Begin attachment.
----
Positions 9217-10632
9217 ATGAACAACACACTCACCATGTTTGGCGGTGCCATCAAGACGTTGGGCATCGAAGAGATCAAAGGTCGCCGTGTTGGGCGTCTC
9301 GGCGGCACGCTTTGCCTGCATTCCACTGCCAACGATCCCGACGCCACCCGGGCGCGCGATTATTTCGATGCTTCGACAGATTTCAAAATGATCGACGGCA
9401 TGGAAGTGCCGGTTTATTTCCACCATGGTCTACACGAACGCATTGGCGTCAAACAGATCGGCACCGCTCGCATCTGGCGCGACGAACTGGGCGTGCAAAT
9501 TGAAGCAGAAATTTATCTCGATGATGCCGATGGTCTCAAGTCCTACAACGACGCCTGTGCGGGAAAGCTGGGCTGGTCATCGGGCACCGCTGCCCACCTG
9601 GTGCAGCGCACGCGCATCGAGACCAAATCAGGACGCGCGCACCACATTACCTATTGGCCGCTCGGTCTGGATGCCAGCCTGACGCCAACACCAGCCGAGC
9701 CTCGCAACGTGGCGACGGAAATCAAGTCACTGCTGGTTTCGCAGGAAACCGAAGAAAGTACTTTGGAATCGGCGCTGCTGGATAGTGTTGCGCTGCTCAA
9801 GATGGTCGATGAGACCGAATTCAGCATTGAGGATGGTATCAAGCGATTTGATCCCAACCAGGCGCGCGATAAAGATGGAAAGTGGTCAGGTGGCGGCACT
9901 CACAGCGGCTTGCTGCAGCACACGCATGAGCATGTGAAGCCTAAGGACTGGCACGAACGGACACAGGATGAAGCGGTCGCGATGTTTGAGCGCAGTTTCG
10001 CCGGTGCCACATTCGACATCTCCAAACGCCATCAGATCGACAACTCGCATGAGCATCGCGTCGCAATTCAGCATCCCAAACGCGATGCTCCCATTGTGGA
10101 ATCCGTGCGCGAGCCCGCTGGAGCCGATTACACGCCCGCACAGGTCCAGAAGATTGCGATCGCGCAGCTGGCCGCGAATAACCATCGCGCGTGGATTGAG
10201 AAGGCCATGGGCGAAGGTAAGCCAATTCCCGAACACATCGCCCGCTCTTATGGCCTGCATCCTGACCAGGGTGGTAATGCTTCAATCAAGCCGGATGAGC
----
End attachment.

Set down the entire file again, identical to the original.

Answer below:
Positions 9217-10632
9217 ATGAACAACACACTCACCATGTTTGGCGGTGCCATCAAGACGTTGGGCATCGAAGAGATCAAAGGTCGCCGTGTTGGGCGTCTC
9301 GGCGGCACGCTTTGCCTGCATTCCACTGCCAACGATCCCGACGCCACCCGGGCGCGCGATTATTTCGATGCTTCGACAGATTTCAAAATGATCGACGGCA
9401 TGGAAGTGCCGGTTTATTTCCACCATGGTCTACACGAACGCATTGGCGTCAAACAGATCGGCACCGCTCGCATCTGGCGCGACGAACTGGGCGTGCAAAT
9501 TGAAGCAGAAATTTATCTCGATGATGCCGATGGTCTCAAGTCCTACAACGACGCCTGTGCGGGAAAGCTGGGCTGGTCATCGGGCACCGCTGCCCACCTG
9601 GTGCAGCGCACGCGCATCGAGACCAAATCAGGACGCGCGCACCACATTACCTATTGGCCGCTCGGTCTGGATGCCAGCCTGACGCCAACACCAGCCGAGC
9701 CTCGCAACGTGGCGACGGAAATCAAGTCACTGCTGGTTTCGCAGGAAACCGAAGAAAGTACTTTGGAATCGGCGCTGCTGGATAGTGTTGCGCTGCTCAA
9801 GATGGTCGATGAGACCGAATTCAGCATTGAGGATGGTATCAAGCGATTTGATCCCAACCAGGCGCGCGATAAAGATGGAAAGTGGTCAGGTGGCGGCACT
9901 CACAGCGGCTTGCTGCAGCACACGCATGAGCATGTGAAGCCTAAGGACTGGCACGAACGGACACAGGATGAAGCGGTCGCGATGTTTGAGCGCAGTTTCG
10001 CCGGTGCCACATTCGACATCTCCAAACGCCATCAGATCGACAACTCGCATGAGCATCGCGTCGCAATTCAGCATCCCAAACGCGATGCTCCCATTGTGGA
10101 ATCCGTGCGCGAGCCCGCTGGAGCCGATTACACGCCCGCACAGGTCCAGAAGATTGCGATCGCGCAGCTGGCCGCGAATAACCATCGCGCGTGGATTGAG
10201 AAGGCCATGGGCGAAGGTAAGCCAATTCCCGAACACATCGCCCGCTCTTATGGCCTGCATCCTGACCAGGGTGGTAATGCTTCAATCAAGCCGGATGAGC